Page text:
Summer House in Linescio by Buchner Bründler Architects located in a small Swiss village in the remote Rovana valley | The Hardt
Summer House in Linescio by Buchner Bründler Architects located in a small Swiss village in the remote Rovana valley. The 200-year-old stone building was converted into a summer house. The building is built in knitting style, with a stone base, used to be used for drying chestnuts. The interior is completely new as an autonomous concrete body. The interior offers space for the basic living needs: living room, bedroom, fireplace and bathroom. The concrete for the interior is poured layer by layer from the covered roof. From the outside, the new building is only visible from the steel door of the steel-covered glass and on the concrete fireplace, which penetrates the cover of the building.
The village of Linescio lies in the secluded Rovana Valley in Ticino, surrounded by groves of chestnut trees and terraced fields. Here, only 30 km from Locarno, it feels as if one were in a different world. Some of the existing stone houses stand empty, but the core of the village is still intact, with buildings distinguished by their granite walls and roof coverings. The peace and original character of this location spurred the architects to use the present 200-year-old stone house as a holiday residence and to preserve as much of the existing fabric as possible, complementing it with an unusual new structure. From the outside, the only visible changes are the glass door to the garden and the new concrete chimney stack. Internally, however, a house within a house has been constructed, with a homogeneous, monolithic concrete volume inserted inside the existing walls, a structure that opens to the south and west by means of high, folding wooden shutters. Conceived for summer use, it was possible to do without heating, new windows and insulation and to leave the outer facade in its existing state.
The concrete was brought in layer by layer through the opened roof, with the existing walls acting as permanent shuttering. On the inside, the untreated exposed concrete surfaces bear the bold texture of the formwork. In the extension, too – a timber-laced beam structure, formerly used for drying chestnuts – all new elements are consistently made of concrete: the bathtub as a recess in the floor, and the kitchen worktop with a sink integrated as a single cast form. The plastic, evocative qualities of the exposed concrete intensify the archaic character and the calm atmosphere of this stone house.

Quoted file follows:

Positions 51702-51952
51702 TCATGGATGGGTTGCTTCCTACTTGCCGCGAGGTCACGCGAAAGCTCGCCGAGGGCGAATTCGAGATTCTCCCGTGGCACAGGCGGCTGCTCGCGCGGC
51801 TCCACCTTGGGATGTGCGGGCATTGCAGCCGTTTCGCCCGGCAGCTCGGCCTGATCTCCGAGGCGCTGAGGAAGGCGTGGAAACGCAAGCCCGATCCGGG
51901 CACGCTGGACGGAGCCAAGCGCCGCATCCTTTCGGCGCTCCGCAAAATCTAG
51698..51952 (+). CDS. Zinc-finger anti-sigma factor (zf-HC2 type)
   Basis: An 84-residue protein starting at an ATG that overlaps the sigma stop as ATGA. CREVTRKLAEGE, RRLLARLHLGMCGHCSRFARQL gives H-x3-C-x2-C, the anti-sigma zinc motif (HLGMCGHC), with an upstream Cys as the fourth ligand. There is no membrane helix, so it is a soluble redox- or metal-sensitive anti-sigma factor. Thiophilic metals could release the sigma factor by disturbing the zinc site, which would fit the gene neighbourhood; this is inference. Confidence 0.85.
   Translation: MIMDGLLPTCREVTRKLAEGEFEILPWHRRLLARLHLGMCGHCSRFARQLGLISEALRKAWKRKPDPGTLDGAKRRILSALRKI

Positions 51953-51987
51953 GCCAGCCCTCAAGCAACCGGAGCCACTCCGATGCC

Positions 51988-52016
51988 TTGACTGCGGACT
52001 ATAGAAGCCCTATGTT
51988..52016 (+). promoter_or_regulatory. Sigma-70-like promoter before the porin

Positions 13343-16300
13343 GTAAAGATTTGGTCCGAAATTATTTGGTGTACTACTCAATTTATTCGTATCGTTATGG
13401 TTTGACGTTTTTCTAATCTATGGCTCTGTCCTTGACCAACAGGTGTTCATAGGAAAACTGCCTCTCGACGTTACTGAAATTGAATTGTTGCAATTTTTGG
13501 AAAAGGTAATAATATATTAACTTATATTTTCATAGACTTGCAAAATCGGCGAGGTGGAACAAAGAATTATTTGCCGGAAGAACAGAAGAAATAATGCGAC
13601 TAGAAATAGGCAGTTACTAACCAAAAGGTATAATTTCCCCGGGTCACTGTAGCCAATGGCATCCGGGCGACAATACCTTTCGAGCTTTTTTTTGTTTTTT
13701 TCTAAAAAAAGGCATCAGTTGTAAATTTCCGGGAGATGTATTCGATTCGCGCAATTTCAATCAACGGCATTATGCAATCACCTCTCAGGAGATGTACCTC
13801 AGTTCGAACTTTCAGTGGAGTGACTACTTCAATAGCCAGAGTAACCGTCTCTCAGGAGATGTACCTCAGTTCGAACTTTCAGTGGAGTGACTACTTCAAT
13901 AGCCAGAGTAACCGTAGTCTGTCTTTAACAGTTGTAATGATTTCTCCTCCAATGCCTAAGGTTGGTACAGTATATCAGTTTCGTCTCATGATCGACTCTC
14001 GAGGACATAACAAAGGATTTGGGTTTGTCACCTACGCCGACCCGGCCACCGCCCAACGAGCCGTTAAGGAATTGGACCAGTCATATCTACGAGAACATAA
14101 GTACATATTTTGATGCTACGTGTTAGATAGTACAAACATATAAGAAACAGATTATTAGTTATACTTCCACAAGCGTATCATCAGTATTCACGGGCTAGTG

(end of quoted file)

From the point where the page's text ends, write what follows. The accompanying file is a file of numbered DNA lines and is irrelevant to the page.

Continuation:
Photos by Ruedi Walti
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House in Alcobaça by Aires Mateus situated in Alcobaça, Portugal | The Hardt
House in Alcobaça by Aires Mateus situated in Alcobaça, Portugal. The house designed in the historical center of Alcobaça is a record of overlapping times: A small building reconstructed to perpetuate the vernacular common scale, and a wall thoroughly shaped to house the quiet extension. On the existing building, a void is created by managing the thickness of the peripheral walls. An absence of space is freed collecting luminosity from a skylight that grants a private and protected atmosphere. The compartments appear as internal additions, connected to the exterior through reinterpreted windows in the façades, but proposing an unexpected internal space. The extension of the house takes the difference between two levels: The street level and the garden that is generated with the river Baça. The form of the new wall defines courtyards that mediate the contemplation to the exterior. The social areas, work as a spatial continuum that spread through the two times of the intervention.
Aroeira III House (2011) is a contemporary residence designed by ColectivArquitectura in Portugal, near a golf course (area of Aroeira). Situated in a dense pine forest, the hexagonal plot had no references to the choice of location for the construction. It was conditioned by ‘occupation zone’ defined by the Master Plan – a circle of 12.50 m radius centered a hexagon that defines the perimeter of the plot. To take advantage of the characteristics of the plot, sun exposure, the natural slope of the terrain and the nearby surroundings, we chose to define a volume in which the horizontality prevails and that, although split into two levels, the image of earthen construction does prevail by partially burying the lower floor level, in contrast with the verticality of the existing trees.
The construction with reinforced structure, and visible concrete on the lower floor, assuming the function of the material and with a structure and coating of Cumarú wood upstairs – with significant advantages in thermal and acoustic comfort -, develops in a U-shape form, defined by three intersecting volumes, forming an open courtyard to the West, limited, to the South, by the swimming pool. The ground level, partially buried, is occupied by a storage compartment in the basement area, a two-car garage, and the entrance hall, both with North facing access, a support room with private toilet and a compartment that serves simultaneously as laundry and a poolside toilet, the swimming pool being located to the east. There is also a small compartment for pool equipment, with access only from the outside.